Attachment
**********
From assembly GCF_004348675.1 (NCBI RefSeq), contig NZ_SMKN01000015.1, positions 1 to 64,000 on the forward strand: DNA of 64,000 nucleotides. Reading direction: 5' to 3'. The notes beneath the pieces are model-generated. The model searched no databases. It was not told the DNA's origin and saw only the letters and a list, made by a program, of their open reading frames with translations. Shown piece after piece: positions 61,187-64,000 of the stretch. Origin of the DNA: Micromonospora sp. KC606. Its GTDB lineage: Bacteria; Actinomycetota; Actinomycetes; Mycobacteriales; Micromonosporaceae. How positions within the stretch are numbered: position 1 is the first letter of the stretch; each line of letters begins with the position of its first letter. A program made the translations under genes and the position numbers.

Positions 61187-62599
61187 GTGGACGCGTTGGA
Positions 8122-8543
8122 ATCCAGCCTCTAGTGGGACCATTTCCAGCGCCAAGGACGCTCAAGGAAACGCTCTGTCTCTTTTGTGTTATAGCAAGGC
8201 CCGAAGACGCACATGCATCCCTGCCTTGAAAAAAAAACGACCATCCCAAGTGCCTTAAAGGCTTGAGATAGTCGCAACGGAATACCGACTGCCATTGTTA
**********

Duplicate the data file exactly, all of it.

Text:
From assembly GCF_004348675.1 (NCBI RefSeq), contig NZ_SMKN01000015.1, positions 1 to 64,000 on the forward strand: DNA of 64,000 nucleotides. Reading direction: 5' to 3'. The notes beneath the pieces are model-generated. The model searched no databases. It was not told the DNA's origin and saw only the letters and a list, made by a program, of their open reading frames with translations. Shown piece after piece: positions 61,187-64,000 of the stretch. Origin of the DNA: Micromonospora sp. KC606. Its GTDB lineage: Bacteria; Actinomycetota; Actinomycetes; Mycobacteriales; Micromonosporaceae. How positions within the stretch are numbered: position 1 is the first letter of the stretch; each line of letters begins with the position of its first letter. A program made the translations under genes and the position numbers.

Positions 61187-62599
61187 GTGGACGCGTTGGA
Positions 8122-8543
8122 ATCCAGCCTCTAGTGGGACCATTTCCAGCGCCAAGGACGCTCAAGGAAACGCTCTGTCTCTTTTGTGTTATAGCAAGGC
8201 CCGAAGACGCACATGCATCCCTGCCTTGAAAAAAAAACGACCATCCCAAGTGCCTTAAAGGCTTGAGATAGTCGCAACGGAATACCGACTGCCATTGTTA